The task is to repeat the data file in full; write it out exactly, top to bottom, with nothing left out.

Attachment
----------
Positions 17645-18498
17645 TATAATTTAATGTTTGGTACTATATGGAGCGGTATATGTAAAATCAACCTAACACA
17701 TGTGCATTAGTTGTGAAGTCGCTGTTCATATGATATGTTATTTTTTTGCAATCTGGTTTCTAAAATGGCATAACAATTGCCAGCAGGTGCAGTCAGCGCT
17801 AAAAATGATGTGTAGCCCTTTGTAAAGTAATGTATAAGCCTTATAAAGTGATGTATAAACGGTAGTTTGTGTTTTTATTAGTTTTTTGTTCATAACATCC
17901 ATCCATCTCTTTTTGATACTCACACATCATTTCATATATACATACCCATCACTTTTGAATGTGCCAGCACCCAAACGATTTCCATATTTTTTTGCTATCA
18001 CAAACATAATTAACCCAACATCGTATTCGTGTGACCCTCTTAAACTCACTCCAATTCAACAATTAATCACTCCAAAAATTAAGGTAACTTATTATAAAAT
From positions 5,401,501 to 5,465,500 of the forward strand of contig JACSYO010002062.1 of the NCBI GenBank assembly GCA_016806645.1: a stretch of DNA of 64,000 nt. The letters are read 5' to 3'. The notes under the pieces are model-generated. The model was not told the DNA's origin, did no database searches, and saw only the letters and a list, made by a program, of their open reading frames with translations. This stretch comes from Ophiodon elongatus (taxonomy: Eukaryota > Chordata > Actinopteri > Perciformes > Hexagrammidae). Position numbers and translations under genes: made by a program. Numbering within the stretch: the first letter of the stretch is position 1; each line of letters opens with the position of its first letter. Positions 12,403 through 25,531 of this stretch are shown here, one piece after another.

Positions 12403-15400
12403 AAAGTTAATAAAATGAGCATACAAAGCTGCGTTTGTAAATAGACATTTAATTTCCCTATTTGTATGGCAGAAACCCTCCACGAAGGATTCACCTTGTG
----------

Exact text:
Positions 17645-18498
17645 TATAATTTAATGTTTGGTACTATATGGAGCGGTATATGTAAAATCAACCTAACACA
17701 TGTGCATTAGTTGTGAAGTCGCTGTTCATATGATATGTTATTTTTTTGCAATCTGGTTTCTAAAATGGCATAACAATTGCCAGCAGGTGCAGTCAGCGCT
17801 AAAAATGATGTGTAGCCCTTTGTAAAGTAATGTATAAGCCTTATAAAGTGATGTATAAACGGTAGTTTGTGTTTTTATTAGTTTTTTGTTCATAACATCC
17901 ATCCATCTCTTTTTGATACTCACACATCATTTCATATATACATACCCATCACTTTTGAATGTGCCAGCACCCAAACGATTTCCATATTTTTTTGCTATCA
18001 CAAACATAATTAACCCAACATCGTATTCGTGTGACCCTCTTAAACTCACTCCAATTCAACAATTAATCACTCCAAAAATTAAGGTAACTTATTATAAAAT
From positions 5,401,501 to 5,465,500 of the forward strand of contig JACSYO010002062.1 of the NCBI GenBank assembly GCA_016806645.1: a stretch of DNA of 64,000 nt. The letters are read 5' to 3'. The notes under the pieces are model-generated. The model was not told the DNA's origin, did no database searches, and saw only the letters and a list, made by a program, of their open reading frames with translations. This stretch comes from Ophiodon elongatus (taxonomy: Eukaryota > Chordata > Actinopteri > Perciformes > Hexagrammidae). Position numbers and translations under genes: made by a program. Numbering within the stretch: the first letter of the stretch is position 1; each line of letters opens with the position of its first letter. Positions 12,403 through 25,531 of this stretch are shown here, one piece after another.

Positions 12403-15400
12403 AAAGTTAATAAAATGAGCATACAAAGCTGCGTTTGTAAATAGACATTTAATTTCCCTATTTGTATGGCAGAAACCCTCCACGAAGGATTCACCTTGTG